On 31st August 2020 changes to the GPDO came into force allowing for further development of existing buildings without the need for full planning applications to be submitted. However, with greater freedom under permitted development (PD) comes greater responsibility for developers to deliver quality homes. Whereas there was previously no minimum space standard, residential units created from the conversion of B1(a) offices are now required to meet the Nationally Described Space Standards (NDSS). Although many developers built in line with a minimum expectation of space and light allowance, the new regulations are designed to target those who abused the system. But what are the new rules and how do they affect developers?
Nationally Described Space Standards
NDSS mean that the minimum size for a residential unit is 39m2 for a 1-bed 1-person flat with a bathroom, or 37m2 for a unit with a shower room instead of a bathroom. Previously, a loophole related to PD projects meant that there was no minimum unit size regulation.
NDSS, which have always been applicable to developments under full planning, were made mandatory for PD schemes after the expansion of the existing system in the summer of 2020. This expansion brought in regulation for natural light allowances, but made no reference to the size of residential properties. It was only after a later government review that they decided that homes have to be over 37m2 in size.
What Does This Mean in the Future?
Over the last 6 years, PD schemes have created 60,000 much needed new homes from existing commercial properties. While this is a commendable amount of development, there were major concerns over the size and quality of the houses being built.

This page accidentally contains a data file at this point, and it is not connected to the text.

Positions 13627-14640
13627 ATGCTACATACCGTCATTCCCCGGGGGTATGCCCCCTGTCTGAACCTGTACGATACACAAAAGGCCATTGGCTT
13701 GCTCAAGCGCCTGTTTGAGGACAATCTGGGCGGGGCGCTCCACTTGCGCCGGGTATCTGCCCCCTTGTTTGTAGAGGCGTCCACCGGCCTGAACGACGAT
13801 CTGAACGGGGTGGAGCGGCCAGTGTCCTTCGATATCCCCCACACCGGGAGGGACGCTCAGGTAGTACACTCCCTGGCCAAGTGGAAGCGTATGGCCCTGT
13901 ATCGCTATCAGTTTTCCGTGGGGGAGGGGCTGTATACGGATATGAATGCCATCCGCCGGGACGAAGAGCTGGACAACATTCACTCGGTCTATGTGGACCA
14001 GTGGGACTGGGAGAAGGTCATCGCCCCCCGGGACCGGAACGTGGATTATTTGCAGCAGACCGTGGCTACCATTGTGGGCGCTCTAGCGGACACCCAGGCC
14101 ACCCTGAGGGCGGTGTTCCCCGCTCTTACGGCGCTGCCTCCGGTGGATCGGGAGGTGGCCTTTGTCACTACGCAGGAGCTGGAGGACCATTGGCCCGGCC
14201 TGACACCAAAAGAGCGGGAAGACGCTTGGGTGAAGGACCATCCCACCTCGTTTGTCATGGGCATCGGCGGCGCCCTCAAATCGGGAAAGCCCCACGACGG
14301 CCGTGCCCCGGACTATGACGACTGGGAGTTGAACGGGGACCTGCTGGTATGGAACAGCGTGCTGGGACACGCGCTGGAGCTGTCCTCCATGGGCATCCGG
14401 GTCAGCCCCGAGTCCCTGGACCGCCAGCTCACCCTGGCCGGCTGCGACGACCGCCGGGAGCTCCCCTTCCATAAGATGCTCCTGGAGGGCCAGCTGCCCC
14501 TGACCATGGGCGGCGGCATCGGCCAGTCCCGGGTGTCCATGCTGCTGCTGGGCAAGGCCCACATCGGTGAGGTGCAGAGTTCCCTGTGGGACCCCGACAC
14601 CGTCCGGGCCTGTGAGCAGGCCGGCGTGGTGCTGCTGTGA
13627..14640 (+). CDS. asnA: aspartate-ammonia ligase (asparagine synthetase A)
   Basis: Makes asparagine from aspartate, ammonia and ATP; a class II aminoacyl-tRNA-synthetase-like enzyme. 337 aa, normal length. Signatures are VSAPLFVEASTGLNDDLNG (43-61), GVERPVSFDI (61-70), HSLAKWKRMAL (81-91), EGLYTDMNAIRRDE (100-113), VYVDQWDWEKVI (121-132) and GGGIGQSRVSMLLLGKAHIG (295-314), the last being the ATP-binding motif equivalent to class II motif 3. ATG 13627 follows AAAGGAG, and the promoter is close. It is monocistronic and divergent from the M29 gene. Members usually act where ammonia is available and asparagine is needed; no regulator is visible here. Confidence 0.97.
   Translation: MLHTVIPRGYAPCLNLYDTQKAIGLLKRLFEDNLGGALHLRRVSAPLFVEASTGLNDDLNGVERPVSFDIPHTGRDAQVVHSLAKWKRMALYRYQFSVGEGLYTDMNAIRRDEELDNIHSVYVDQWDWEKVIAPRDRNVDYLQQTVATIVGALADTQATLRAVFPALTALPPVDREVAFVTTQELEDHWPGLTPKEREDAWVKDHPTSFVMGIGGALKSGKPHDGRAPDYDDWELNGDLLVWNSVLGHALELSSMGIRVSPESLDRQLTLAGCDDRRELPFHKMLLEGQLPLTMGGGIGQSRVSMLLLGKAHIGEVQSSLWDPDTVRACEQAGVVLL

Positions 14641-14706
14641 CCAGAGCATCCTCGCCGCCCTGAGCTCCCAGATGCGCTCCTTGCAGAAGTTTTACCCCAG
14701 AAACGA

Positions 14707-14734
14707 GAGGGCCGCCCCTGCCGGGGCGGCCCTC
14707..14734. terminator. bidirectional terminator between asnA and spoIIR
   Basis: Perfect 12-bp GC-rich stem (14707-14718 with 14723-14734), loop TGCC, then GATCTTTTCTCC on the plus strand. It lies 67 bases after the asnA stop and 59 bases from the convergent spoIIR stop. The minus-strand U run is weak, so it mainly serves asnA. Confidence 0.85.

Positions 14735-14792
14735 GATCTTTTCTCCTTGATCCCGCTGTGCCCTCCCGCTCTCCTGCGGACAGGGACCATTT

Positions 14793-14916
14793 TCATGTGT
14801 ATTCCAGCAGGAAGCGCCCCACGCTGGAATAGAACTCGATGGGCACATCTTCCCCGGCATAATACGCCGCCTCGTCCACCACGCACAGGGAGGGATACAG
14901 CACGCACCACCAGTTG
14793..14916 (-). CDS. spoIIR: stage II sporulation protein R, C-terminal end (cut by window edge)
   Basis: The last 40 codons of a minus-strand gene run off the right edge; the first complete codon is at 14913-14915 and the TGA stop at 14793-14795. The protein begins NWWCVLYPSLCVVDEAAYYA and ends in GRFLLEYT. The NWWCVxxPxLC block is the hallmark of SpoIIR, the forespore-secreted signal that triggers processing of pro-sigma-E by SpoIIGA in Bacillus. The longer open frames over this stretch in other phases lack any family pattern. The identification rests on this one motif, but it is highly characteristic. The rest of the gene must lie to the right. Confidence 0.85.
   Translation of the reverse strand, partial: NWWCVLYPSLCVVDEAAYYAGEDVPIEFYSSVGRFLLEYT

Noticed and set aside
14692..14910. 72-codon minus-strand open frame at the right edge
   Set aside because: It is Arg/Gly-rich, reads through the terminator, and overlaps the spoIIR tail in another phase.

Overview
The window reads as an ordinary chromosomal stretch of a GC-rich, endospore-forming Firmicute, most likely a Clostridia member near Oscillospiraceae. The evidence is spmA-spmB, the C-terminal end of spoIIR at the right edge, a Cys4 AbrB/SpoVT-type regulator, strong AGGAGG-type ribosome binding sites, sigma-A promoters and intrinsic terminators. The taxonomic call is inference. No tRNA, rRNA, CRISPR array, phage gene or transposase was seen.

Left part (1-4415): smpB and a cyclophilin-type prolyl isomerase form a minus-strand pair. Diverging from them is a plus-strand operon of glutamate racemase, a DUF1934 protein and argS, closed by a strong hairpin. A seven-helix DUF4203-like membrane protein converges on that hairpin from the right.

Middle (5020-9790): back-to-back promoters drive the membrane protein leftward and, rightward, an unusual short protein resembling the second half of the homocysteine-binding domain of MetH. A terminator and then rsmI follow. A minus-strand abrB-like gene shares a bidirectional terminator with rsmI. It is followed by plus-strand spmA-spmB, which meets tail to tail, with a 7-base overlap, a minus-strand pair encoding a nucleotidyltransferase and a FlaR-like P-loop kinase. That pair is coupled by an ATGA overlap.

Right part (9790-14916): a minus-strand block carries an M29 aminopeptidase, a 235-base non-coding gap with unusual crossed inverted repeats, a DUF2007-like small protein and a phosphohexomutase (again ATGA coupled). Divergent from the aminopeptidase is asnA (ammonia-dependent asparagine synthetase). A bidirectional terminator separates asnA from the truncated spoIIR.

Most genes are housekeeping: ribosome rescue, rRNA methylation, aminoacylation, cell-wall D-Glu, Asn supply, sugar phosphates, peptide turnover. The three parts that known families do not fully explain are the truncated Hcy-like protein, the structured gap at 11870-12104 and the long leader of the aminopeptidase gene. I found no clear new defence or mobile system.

Many of the homes built from converted properties were of an equal standard to those built with planning permission, but some developers abused the system building to an inferior standard.
Part of the government’s review found that a property in Watford, UK, was converted into flats that were only 16 square metres and had no windows. While this was an exceptional case, it identified an issue that needed to be resolved. There needed to be some minimum standard that the developers were required to meet.
The NDSS are designed to ensure an acceptable quality of living for residents in these redevelopment projects. The Covid-19 pandemic has shown the real need for a secure and safe living space, particularly as homes have become multi-use for many: for work, living and exercise.
Moving Forward with NDSS
Ocea welcomes the government’s updates to the permitted development scheme and will continue to develop our properties to the highest standard. All of our previous developments exceeded the unwritten minimum standards for mortgage lending, being 30 sq m, and we will continue to develop properties that combine a high standard of living with the need for more housing at lower capital levels within the context of the new regulations.
Importantly, though, these space requirements will hopefully provide the permitted development scheme with greater credibility. Many critics targeted the lack of rules as a reason to dislike this sustainable and efficient model that re-deploys existing, redundant buildings to create new homes. Ocea believes this practice of re-purposing redundant commercial property to much needed housing is both ‘planet friendly’ and provides really strong and solid homes, built as they often are into concrete and steel frame structures that are built to a higher loading standard than much new build residential property.
Given the demise of retail in general and large department stores in particular, Ocea is very much of the view that having required Prior Approval developers to quite rightly meet higher standards, that the Government should now extend Prior Approval to cover the entirety of the new Class E commercial buildings, and allow private developers to help re-invent our towns and cities in this efficient, fast and eco-friendly manner that will now deliver even higher quality homes.